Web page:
There have been multiple times that I have used my grill, shut it down and came back 20 minutes later to a smoker that was billowing smoke. I have even had the fire start going back through the auger after a shut down.
When the fire got to the auger I had smoke coming out of the pellet hopper. I wanted to make sure that this didn’t turn into a hopper fire so I took out the pellets.
Because there is not a pellet dump.
Once I figured out what was happening I did some searching and found other owners were having the same issue. It sounds like this happens more frequently when the grill has been used for high temperature cooking and there are more pellets left over in the fire pot.
There are work arounds and hacks you can do to fix this problem.
I read about one guy who waits five minutes until the fan is done blowing and then unplugs the grill before the auger can turn on. I saw that other folks turn the grill to 180F for several minutes before entering the shut down cycle.
Some folks avoid this problem by only using the RT 340 as a Low and Slow smoker and don’t even bother with high temperature grilling.
The thing is, I don’t want to figure out a hack for a premium grill.
Now, every time I finish grilling I sit around and nervously wait for 30 minutes. When I don’t have the time to baby sit the grill I take out the grate and grease tray and use a spoon to scoop out all of the pellets the auger just dumped in. It sucks to deal with the hot and greasy metal.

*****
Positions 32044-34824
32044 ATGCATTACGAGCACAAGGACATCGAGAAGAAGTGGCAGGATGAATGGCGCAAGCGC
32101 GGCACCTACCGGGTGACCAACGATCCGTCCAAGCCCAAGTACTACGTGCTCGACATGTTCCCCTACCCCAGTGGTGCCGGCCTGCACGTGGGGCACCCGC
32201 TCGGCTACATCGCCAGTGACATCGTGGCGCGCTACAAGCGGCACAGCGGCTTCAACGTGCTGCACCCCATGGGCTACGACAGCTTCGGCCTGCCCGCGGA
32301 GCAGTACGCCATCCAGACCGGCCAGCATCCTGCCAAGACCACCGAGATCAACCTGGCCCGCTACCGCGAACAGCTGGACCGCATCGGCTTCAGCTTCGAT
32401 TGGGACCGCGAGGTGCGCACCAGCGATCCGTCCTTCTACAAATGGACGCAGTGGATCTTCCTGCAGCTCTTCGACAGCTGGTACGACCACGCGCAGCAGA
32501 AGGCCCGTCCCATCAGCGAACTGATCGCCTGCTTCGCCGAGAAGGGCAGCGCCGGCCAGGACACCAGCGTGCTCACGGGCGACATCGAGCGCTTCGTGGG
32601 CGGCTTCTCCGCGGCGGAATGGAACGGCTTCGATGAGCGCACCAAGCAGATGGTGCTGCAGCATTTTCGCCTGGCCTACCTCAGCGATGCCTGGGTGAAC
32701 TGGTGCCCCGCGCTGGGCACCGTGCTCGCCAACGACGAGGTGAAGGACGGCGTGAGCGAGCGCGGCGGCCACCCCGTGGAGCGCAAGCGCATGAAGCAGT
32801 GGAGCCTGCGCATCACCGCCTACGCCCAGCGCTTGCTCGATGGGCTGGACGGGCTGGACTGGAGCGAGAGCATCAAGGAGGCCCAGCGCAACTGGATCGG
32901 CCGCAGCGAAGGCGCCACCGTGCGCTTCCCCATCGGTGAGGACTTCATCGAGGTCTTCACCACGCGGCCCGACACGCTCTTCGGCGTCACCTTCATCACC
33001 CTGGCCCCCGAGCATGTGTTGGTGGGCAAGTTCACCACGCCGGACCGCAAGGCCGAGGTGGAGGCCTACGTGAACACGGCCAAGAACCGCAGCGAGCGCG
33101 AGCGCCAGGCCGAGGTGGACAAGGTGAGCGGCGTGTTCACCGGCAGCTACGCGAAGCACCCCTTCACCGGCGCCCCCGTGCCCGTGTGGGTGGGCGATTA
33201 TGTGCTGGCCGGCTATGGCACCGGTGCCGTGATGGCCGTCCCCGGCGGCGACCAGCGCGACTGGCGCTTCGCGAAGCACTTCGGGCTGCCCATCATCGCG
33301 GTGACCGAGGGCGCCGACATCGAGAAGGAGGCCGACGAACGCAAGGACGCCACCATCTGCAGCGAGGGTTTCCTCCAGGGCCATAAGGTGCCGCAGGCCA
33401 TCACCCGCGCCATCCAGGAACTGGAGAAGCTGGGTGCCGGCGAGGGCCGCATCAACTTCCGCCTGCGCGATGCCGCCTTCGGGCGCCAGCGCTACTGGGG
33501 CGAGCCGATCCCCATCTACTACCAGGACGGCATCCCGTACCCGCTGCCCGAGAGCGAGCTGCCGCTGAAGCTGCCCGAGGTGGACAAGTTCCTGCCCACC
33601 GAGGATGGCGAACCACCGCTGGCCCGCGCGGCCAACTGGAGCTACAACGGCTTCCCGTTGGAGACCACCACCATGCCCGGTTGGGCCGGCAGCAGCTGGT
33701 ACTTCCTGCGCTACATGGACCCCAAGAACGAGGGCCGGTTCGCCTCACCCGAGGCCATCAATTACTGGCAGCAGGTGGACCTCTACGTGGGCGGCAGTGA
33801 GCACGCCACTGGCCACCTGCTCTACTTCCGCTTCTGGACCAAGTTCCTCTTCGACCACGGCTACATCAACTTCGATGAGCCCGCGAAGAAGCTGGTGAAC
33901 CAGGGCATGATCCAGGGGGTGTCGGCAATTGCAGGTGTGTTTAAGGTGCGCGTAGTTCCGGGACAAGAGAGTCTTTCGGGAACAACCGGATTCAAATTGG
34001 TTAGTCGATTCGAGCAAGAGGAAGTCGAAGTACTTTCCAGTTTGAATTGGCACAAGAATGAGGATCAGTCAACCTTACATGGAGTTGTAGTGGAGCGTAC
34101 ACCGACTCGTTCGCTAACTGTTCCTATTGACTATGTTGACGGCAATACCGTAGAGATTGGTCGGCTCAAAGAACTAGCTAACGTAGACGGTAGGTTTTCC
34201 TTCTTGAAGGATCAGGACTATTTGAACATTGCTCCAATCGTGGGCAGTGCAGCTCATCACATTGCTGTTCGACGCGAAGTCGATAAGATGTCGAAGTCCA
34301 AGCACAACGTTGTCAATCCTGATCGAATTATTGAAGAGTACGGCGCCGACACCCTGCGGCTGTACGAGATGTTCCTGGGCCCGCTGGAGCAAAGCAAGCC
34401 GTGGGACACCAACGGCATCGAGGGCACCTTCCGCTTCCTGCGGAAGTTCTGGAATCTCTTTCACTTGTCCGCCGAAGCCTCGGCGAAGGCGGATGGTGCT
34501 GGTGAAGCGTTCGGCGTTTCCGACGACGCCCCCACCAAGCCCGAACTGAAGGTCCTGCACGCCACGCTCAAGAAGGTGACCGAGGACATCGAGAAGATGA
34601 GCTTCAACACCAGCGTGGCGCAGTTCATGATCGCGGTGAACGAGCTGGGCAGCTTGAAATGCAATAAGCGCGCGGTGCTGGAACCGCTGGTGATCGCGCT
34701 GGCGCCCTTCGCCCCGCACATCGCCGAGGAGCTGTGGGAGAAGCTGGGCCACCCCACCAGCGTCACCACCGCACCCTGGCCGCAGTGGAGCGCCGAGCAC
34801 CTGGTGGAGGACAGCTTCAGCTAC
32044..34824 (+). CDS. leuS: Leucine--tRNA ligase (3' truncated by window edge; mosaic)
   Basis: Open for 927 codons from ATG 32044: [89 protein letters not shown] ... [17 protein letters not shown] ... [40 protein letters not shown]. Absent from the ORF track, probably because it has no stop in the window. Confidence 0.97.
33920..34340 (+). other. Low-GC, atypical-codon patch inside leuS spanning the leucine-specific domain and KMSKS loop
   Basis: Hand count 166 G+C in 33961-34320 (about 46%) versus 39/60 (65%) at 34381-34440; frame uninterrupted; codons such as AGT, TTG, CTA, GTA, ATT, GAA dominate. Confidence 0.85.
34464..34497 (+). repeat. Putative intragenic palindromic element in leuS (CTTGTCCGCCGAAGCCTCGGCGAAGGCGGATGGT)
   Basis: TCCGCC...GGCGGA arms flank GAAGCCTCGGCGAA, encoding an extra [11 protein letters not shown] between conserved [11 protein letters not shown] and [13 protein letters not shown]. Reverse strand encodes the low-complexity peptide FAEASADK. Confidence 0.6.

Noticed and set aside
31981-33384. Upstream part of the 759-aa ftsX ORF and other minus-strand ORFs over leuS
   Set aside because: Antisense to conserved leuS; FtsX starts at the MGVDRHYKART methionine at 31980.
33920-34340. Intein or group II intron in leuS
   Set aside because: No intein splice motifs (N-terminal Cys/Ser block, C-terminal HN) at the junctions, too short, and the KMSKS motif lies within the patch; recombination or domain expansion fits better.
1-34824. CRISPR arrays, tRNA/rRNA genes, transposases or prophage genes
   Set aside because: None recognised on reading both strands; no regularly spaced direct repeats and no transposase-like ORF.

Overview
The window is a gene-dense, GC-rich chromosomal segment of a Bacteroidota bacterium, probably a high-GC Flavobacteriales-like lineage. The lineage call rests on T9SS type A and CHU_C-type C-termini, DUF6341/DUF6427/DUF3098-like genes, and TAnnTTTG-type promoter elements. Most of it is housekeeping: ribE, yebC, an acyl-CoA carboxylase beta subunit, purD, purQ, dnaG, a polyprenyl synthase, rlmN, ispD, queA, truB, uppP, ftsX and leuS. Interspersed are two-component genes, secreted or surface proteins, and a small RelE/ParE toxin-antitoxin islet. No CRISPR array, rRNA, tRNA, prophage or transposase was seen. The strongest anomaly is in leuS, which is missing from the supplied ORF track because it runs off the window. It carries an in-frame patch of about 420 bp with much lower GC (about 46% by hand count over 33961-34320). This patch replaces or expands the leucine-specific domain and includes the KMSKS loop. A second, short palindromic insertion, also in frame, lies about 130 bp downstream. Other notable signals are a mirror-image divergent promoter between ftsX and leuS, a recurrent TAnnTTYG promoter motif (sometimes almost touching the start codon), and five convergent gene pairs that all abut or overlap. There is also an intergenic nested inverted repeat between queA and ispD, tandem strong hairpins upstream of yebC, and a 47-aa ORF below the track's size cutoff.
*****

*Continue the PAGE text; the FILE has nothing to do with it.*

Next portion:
I have stopped using this grill because I do not want to deal with the shut down cycle.
I Should Have Known
I am frustrated with myself for making this purchase and not with Rec Teq. The grill looks and functions exactly as designed.
Everything that I don’t like about the grill was public knowledge and I just didn’t do my homework.
Update 2022: A representative from Rec Teq reached out and provided the following explanation of the shut down cycle.
“The 300 sec fan cycle is a standard on all our recteqs as it is plenty of time to cool the recteq which is all it is for. It isn’t to extinguish the fire. The 30 seconds of the auger turning after the fan cuts off is not to prime the pot for the next cook but to ensure that there are no burning pellets inside of the auger tube and thus prevents burn back and a hopper fire. The pellets are going to smolder after the shut down cycle, that is something that is unavoidable which is why in the user manual it states that once the shut down cycle is done it is best to leave the lid closed and give the recteq 10-15 minutes or the fire to completely extinguish. When the recteq is first turned on, that is when it primes the pot. The auger turns for 30 secs at start up putting pellets into the pot before ignition. We have used the same shutdown sequence since the very first recteq we sold and have no issues with how it preforms. I hope this clears things up a bit.”